Abohar, December 11
The suspension of kinnow fruit supply to Bangladesh due to increased anti-dumping and import duties may also affect prices in the domestic market. The Kinnow Fruit Traders’ Association at a meeting held recently urged the Government of India to take up the issue with Bangladesh.
The Association vice president, Raza Abbas Naqvi, said Bangladesh had increased the anti-dumping duty and import duty on fruits and due to this, their traders have stopped placing orders for kinnow. Recently, a trader had dispatched a truck full of kinnows to Bangladesh, but suffered a loss of Rs 4 lakh. Since then, no orders have been received from Bangladesh.
Naqvi said, “The import duty on kinnow in Bangladesh has been increased from Rs 30 to Rs 62 per kg. During the past six months, Bangladesh has gradually increased the anti-dumping duty and import duty on the import of fruits and vegetables from India. Indian officials have held several meetings in the past six months with their Bangladesh counterparts, but to no avail. If the government does not resolve the matter soon, a large number of labourers and retail fruit vendors will also face losses.”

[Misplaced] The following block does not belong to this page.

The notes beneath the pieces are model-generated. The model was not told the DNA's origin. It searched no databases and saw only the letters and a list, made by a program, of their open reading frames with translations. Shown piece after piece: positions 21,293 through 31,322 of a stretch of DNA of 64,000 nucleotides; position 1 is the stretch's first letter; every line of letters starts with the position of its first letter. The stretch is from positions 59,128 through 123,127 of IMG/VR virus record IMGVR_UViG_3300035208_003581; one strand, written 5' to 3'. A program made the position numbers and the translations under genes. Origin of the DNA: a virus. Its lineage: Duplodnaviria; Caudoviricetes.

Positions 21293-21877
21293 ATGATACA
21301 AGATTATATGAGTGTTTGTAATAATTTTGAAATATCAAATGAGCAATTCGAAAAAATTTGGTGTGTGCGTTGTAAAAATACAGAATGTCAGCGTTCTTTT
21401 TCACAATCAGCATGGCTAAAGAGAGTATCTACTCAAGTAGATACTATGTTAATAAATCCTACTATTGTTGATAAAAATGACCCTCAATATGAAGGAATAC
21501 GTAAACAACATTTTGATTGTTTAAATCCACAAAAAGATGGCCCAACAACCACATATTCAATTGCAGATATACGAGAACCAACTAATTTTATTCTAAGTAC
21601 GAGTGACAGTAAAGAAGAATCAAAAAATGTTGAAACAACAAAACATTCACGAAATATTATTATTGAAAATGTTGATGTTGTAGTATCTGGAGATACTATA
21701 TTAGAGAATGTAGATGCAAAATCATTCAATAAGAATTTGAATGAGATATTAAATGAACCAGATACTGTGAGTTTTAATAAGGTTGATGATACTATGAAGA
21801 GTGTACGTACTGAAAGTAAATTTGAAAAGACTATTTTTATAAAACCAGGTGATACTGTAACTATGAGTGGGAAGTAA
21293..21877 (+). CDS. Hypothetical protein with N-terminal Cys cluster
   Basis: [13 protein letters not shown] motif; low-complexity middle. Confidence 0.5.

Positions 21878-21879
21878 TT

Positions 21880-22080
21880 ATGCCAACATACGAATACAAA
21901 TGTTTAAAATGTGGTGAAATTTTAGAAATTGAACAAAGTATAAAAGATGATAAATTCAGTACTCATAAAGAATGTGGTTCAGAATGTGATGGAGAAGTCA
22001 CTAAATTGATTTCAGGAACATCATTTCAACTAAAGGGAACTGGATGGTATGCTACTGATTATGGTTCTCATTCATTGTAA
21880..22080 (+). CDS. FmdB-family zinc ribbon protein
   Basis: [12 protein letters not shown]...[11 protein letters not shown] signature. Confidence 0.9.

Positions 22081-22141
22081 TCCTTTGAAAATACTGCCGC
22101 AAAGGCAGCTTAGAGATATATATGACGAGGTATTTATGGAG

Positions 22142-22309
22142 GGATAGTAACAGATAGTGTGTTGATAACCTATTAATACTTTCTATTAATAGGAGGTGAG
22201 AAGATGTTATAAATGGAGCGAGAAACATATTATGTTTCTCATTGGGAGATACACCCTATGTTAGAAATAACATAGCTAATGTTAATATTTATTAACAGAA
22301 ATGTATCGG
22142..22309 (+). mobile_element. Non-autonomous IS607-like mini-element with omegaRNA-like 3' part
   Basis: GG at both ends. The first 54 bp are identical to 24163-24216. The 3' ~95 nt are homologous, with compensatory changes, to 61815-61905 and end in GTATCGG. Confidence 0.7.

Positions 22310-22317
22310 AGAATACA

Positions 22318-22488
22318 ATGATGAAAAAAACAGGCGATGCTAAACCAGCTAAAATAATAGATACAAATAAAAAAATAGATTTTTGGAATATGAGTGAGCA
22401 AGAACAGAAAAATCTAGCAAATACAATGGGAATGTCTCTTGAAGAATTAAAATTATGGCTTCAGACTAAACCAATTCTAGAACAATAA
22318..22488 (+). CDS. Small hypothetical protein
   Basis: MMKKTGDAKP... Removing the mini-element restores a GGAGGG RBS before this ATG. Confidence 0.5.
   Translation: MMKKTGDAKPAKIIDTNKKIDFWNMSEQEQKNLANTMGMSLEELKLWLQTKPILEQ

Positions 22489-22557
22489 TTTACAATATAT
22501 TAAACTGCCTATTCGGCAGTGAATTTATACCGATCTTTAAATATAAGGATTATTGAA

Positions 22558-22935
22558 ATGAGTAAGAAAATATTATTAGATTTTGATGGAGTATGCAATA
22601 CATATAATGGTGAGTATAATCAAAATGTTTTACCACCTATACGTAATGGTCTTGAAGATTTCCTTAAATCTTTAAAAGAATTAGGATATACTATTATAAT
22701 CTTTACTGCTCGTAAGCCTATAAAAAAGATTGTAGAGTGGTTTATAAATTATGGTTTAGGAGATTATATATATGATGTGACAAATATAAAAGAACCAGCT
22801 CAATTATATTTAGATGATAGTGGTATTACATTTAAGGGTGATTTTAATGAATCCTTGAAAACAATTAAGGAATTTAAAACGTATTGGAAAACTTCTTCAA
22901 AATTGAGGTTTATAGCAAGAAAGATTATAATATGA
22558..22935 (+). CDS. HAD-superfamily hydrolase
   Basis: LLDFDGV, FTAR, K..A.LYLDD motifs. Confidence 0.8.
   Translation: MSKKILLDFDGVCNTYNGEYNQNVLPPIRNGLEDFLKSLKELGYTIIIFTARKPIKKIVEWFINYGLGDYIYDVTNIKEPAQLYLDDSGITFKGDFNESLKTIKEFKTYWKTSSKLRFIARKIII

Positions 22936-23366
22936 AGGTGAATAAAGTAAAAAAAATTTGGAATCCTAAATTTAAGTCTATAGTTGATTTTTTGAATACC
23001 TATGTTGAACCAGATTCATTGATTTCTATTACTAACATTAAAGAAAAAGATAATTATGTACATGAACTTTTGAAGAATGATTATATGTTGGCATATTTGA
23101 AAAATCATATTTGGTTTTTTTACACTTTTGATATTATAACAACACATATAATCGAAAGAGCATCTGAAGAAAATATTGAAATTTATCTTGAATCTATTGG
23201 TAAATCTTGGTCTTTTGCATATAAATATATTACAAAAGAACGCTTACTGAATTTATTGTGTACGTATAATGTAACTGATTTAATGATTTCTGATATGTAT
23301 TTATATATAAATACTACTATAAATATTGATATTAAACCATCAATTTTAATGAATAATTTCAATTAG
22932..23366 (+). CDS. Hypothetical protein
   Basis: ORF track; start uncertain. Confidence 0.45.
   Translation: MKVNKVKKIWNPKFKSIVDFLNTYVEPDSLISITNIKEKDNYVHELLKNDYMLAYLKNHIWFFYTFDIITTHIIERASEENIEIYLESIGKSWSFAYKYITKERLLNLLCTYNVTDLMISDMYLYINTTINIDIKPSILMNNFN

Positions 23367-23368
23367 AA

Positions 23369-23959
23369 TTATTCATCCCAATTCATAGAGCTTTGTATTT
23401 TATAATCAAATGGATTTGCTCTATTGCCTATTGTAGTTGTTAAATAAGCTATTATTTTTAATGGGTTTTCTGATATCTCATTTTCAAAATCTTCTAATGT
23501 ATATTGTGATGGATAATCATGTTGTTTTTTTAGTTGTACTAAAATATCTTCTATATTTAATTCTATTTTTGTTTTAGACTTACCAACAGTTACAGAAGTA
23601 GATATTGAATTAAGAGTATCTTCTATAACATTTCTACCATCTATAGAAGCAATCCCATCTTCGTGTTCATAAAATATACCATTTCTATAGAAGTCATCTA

Reportedly, the Centre had offered a 50 per cent subsidy on the transportation cost for kinnow special goods train, but this, too, can’t help in resuming exports if Bangladesh does not reduce the import duty.
Ensure better facilities: Sunil Jakhar
- Ex-MP Sunil Jakhar said diversification in agriculture can be achieved by ensuring social and business security for growers and traders
- Jakhar said former Lok Sabha Speaker Balram Jakhar had prepared a roadmap to develop Abohar and many farmers turned towards planting orchards
- The result is that 67 per cent of the kinnow production of Punjab is now contributed by the Abohar-Fazilka region
- The shelf life of kinnow fruit has been increased by setting up more than one hundred kinnow grading and waxing plants in Abohar sub-division
- The government should provide better facilities for marketing of kinnow fruit